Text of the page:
SARA was formed in 1991 and welcomes published and unpublished romance authors. In addition to providing a sense of fellowship, the chapter connects writers with conventions and contests where they have the opportunity to meet editors and sign a book deal. Many SARA members live outside the San Antonio area but keep in touch via the Yahoo groups, according to Janet Kaderli, SARA's newly elected president. "If you're published, great - unpublished, great," says Kaderli. "Everyone works well together and is very supportive of each other. There is not a sense of competition among the members, but more of a sense that each member is there to learn and share about writing the best story possible."

Devlin says that struggling writers develop a special camaraderie through the meetings and chat groups, sharing their struggles with character nuances and plot pitfalls. The members also tend to share similar lifestyles. "You end up with friends that are only writers. You forget birthdays, anniversaries. They understand you drop off the face of the earth when you have a deadline."

SARA members resolve more than plots, passing along advice on how to be a mama who can write a romance novel and still have the magic of Clorox, for instance. "If you go to the library, you can't do laundry," says James, who admits she's easily distracted. "Sometimes your laundry just doesn't get done if you want to get that book done."

Katherine R. Jones, a contemporary romance author and SARA member, works from home, piling snacks and research for her books on her bed and crafting 10 pages of steamy love and action scenes a day. "I usually don't move for two to three hours," says Jones. "When I start getting stiff, that's when it's time to go put a load of laundry in."


Jones didn't intend to become a writer, but she fell into the gig when she was bedridden in the hospital for five months. A CNN story about crooked cops inspired her to write a romance novel using the crime as the plot. She earned her first book deal with BET Books in 2003 after submitting her proposal at Romance Slam Jam. Now, Jones says, she often becomes animated as she sits at home with a laptop perched on her legs, making her characters "jump through hoops. If someone saw me from the street, they'd want to commit me."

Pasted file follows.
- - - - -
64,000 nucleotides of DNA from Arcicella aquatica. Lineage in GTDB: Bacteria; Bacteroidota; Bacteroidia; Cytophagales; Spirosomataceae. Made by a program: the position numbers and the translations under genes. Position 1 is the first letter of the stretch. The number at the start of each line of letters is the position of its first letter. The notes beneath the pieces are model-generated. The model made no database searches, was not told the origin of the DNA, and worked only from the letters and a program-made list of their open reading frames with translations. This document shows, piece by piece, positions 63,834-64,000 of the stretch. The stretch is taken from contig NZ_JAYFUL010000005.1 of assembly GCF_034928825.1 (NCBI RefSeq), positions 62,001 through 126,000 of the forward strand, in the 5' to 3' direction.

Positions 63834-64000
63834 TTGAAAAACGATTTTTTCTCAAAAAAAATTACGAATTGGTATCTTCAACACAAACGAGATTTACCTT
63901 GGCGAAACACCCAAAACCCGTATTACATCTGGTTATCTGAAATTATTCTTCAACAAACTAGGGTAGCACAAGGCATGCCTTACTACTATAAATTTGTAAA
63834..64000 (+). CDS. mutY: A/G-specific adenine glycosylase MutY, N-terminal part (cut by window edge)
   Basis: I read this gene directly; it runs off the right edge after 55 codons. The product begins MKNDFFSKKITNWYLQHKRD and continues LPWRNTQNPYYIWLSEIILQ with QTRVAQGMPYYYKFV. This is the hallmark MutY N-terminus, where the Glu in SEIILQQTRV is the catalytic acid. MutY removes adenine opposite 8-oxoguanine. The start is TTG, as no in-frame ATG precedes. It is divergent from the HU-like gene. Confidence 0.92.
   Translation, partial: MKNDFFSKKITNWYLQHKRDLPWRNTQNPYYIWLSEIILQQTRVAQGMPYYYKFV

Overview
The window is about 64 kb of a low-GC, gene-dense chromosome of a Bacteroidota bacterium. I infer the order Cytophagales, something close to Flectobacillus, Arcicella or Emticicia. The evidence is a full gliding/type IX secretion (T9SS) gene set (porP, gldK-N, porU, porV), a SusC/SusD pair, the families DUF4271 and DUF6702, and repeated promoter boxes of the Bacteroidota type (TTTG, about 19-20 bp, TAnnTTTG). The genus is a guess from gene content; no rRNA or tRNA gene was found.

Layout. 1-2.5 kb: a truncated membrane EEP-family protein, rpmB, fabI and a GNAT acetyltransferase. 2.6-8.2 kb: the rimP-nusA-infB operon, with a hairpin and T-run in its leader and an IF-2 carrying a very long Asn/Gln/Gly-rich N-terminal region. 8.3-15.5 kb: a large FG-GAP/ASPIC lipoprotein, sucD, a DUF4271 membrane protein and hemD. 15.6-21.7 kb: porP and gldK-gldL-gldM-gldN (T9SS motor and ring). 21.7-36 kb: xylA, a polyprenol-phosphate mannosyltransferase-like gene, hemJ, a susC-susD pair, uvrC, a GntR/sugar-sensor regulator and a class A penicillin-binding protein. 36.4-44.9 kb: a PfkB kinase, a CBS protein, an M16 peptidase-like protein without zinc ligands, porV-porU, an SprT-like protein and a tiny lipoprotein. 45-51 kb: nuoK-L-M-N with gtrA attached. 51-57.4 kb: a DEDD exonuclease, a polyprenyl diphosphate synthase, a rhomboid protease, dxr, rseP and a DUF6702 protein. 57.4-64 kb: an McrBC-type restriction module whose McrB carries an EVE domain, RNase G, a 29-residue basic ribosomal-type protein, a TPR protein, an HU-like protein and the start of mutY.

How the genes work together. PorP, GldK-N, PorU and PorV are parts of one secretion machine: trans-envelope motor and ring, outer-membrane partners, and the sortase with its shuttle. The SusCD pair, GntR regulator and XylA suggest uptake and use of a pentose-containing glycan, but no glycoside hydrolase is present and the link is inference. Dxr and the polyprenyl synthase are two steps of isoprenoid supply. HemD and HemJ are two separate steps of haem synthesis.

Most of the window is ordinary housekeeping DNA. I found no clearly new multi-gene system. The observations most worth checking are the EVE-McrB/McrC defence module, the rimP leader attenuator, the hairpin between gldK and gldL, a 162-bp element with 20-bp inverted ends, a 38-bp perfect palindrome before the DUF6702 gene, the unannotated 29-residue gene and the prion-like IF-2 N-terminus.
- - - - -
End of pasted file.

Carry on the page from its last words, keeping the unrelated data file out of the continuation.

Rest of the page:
Jones' husband supports her by making sure she has samples of her writing to give to editors when she attends writing conferences. He also provides some inspiration. "Sometimes he'll look at me and say, 'I know you're using me for research,'" she says.

Jones later signed with Kensington Books Dafina, earning the second award given at each SARA meeting: the Elda K. Angel for "best good-luck publishing story." The award, a stained-glass angel, is named for Elda K. Bradberry, a beloved SARA member who died in 1998. Devlin says the bad-news stories may be the "most fun," but the angel award ensures that members leave the meeting with the ultimate goal for romance novelists and readers alike: a happily ever after.

"`The key is` always, always a happy ending," James said. "And yummy heroes - alpha heroes."

No muscular love machines were around to help the sisters the night of the turkey accident, only a police officer who hitched up his belt and asked, "Do you have a hunting license, Ma'am?" But just like a successful book deal, the sisters wrapped up the situation and found their way back to San Antonio. And though their books are sold at local retailers and online, the women aren't about to display the excess aplomb of many romance-novel heroines. "Every time we think we are getting too big for our britches," Devlin says, "we remember the turkey."

By Heather Holmes